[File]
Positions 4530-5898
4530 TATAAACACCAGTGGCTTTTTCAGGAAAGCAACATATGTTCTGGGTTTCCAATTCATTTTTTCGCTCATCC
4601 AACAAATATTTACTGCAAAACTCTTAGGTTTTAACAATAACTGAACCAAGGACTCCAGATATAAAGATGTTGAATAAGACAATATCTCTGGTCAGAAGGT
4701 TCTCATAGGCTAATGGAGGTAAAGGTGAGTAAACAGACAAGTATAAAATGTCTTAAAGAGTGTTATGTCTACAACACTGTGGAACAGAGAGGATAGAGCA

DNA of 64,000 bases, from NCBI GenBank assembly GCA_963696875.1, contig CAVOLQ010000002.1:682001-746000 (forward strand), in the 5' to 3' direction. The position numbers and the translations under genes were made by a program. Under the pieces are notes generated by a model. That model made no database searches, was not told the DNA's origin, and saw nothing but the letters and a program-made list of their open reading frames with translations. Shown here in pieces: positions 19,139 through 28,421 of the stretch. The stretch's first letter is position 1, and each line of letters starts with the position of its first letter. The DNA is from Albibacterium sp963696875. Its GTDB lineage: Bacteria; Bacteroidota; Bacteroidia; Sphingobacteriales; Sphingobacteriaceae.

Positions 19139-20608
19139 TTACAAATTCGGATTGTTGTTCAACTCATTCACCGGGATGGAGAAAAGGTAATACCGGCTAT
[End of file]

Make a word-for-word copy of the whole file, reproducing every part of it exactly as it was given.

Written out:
Positions 4530-5898
4530 TATAAACACCAGTGGCTTTTTCAGGAAAGCAACATATGTTCTGGGTTTCCAATTCATTTTTTCGCTCATCC
4601 AACAAATATTTACTGCAAAACTCTTAGGTTTTAACAATAACTGAACCAAGGACTCCAGATATAAAGATGTTGAATAAGACAATATCTCTGGTCAGAAGGT
4701 TCTCATAGGCTAATGGAGGTAAAGGTGAGTAAACAGACAAGTATAAAATGTCTTAAAGAGTGTTATGTCTACAACACTGTGGAACAGAGAGGATAGAGCA

DNA of 64,000 bases, from NCBI GenBank assembly GCA_963696875.1, contig CAVOLQ010000002.1:682001-746000 (forward strand), in the 5' to 3' direction. The position numbers and the translations under genes were made by a program. Under the pieces are notes generated by a model. That model made no database searches, was not told the DNA's origin, and saw nothing but the letters and a program-made list of their open reading frames with translations. Shown here in pieces: positions 19,139 through 28,421 of the stretch. The stretch's first letter is position 1, and each line of letters starts with the position of its first letter. The DNA is from Albibacterium sp963696875. Its GTDB lineage: Bacteria; Bacteroidota; Bacteroidia; Sphingobacteriales; Sphingobacteriaceae.

Positions 19139-20608
19139 TTACAAATTCGGATTGTTGTTCAACTCATTCACCGGGATGGAGAAAAGGTAATACCGGCTAT